We report on the potentiality of the Matrix-Assisted Pulsed Laser Evaporation (MAPLE) technique for the deposition of
thin films of colloidal nanoparticles to be used for gas sensors based on electrical transduction mechanisms. The MAPLE
technique seems very promising, since it permits a good thickness control even on rough substrates, generally used to
enhance the active surface for gas adsorption.
TiO2 (with a capping layer of benzyl alcohol) and SnO2 (with a capping layer of trioctylphosphine) colloidal
nanoparticles were diluted in suitable solvents (0.2% concentration), frozen at liquid nitrogen temperature and ablated
with a ArF (λ=193 nm) or KrF (248 nm) excimer laser. The nanoparticle thin films were deposited on silica,
interdigitated alumina and <100> Si substrates and submitted to morphological (SEM-FEG), structural (XRD, FTIR),
optical (UV-Vis transmission) and electrical (sensing tests) characterizations.
A uniform distribution of TiO2 nanoparticles, with an average size of ~10 nm, was obtained on flat and rough substrates.
The deposited TiO2 nanoparticles preserved the anatase crystalline structure, as evidenced by the XRD spectra. FTIR
analysis showed that the SnO2 nanoparticles maintained the capping layer after the laser-assisted transfer process. This
protective layer was removed after annealing at 400 °C. The starting nanoparticle dimensions were preserved also in this
case. Electrical tests, performed on TiO2 nanoparticle films, in controlled atmosphere in presence of ethanol and acetone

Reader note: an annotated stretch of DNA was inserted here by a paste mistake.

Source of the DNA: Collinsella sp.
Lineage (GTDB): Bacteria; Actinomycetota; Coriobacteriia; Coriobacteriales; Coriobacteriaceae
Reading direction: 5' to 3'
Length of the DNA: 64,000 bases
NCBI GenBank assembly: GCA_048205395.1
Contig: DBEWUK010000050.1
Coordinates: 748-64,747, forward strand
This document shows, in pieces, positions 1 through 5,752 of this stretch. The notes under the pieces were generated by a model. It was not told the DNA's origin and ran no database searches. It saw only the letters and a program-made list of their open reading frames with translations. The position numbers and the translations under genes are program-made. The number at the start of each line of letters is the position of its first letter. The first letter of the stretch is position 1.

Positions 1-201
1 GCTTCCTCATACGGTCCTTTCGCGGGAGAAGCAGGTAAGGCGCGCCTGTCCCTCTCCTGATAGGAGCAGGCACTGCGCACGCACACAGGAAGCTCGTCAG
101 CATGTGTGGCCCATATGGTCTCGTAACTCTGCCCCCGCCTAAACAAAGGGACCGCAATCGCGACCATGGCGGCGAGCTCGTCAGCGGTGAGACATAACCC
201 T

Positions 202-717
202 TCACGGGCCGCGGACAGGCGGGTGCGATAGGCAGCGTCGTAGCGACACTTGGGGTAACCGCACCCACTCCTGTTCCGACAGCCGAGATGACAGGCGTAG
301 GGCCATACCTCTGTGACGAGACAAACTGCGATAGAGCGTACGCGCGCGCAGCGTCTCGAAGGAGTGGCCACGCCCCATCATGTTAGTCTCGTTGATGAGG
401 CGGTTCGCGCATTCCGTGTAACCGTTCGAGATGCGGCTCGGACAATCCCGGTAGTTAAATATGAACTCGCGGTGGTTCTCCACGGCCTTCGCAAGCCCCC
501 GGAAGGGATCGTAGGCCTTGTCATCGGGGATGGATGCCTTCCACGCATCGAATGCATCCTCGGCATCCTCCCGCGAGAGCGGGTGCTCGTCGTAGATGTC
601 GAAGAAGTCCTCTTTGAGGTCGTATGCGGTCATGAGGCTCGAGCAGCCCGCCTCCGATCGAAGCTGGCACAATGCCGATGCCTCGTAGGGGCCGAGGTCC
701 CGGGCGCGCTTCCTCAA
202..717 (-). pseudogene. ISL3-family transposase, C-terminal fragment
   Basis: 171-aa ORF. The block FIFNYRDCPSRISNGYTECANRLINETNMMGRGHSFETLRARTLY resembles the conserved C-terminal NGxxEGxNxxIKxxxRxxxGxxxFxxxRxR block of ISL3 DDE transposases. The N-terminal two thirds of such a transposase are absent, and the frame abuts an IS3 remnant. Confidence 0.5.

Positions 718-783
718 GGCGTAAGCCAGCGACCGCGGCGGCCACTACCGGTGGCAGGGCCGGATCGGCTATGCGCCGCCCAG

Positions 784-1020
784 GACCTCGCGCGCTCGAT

vapors, evidenced a high value of the sensor response even at very low concentrations (20-200 ppm in dry air). In
contrast, in the case of SnO2 nanoparticle films, electrical tests to ethanol vapor presence showed poor gas sensing
properties probably due to the small nanoparticle sizes and interconnections.
The trapping mechanisms at the origin of the persistent photocurrent effects in GaN-based devices have been studied on
different time scales by characterizing a low barrier metal-semiconductor-metal GaN-based photodetector in the
temperature range between room temperature and 500 K. The active material of the metal-semiconductor-metal device
consists of a thin film of GaN grown by metal organic chemical vapour deposition. The Arrhenius plots obtained by the
analysis of the decay times of the photocurrent as a function of the temperature on time scales from millisecond up to
hours allowed us to calculate the activation energies of the mechanisms responsible for the persistent photocurrent. The
activation energies derived from the decay times on the time scale of hours have been attributed to gallium vacancies
(VGa), gallium antisites (GaN) and carbon impurities, whereas GaN excitonic resonances resulted to be responsible for the
persistent photocurrent on the millisecond time scale. Finally, the influence of the decay times has been correlated with
the photocurrent gain of the device, which resulted to be as high as 4.1×105 at RT and 0.85×105 at 450 K.